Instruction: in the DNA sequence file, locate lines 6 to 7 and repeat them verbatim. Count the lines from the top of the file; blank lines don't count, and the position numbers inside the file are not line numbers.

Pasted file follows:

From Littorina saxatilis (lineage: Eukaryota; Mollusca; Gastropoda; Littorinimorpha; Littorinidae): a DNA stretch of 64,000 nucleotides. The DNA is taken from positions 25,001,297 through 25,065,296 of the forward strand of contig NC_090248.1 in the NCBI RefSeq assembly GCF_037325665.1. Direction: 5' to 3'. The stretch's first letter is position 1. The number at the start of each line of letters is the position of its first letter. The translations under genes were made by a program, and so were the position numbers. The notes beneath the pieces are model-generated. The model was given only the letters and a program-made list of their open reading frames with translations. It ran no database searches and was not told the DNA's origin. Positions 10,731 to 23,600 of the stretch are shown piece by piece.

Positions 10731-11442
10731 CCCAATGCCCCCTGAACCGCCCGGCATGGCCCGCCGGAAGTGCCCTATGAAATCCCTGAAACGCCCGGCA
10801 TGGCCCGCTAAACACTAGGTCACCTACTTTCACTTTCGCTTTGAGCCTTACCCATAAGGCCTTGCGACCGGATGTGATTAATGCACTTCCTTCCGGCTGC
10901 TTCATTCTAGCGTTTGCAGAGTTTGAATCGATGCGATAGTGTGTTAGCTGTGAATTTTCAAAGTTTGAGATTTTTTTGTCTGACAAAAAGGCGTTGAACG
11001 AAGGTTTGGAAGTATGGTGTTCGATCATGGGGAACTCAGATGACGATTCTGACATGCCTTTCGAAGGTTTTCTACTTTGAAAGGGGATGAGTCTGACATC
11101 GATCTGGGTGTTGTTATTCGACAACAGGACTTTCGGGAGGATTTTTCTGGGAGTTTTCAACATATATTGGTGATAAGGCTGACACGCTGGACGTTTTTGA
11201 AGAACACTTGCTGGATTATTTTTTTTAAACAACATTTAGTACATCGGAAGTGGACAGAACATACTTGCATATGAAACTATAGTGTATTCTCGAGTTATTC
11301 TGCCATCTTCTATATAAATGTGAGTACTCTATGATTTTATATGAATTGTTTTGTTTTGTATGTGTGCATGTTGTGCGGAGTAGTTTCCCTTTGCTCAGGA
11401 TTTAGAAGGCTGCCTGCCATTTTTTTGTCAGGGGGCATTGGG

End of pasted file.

11001 AAGGTTTGGAAGTATGGTGTTCGATCATGGGGAACTCAGATGACGATTCTGACATGCCTTTCGAAGGTTTTCTACTTTGAAAGGGGATGAGTCTGACATC
11101 GATCTGGGTGTTGTTATTCGACAACAGGACTTTCGGGAGGATTTTTCTGGGAGTTTTCAACATATATTGGTGATAAGGCTGACACGCTGGACGTTTTTGA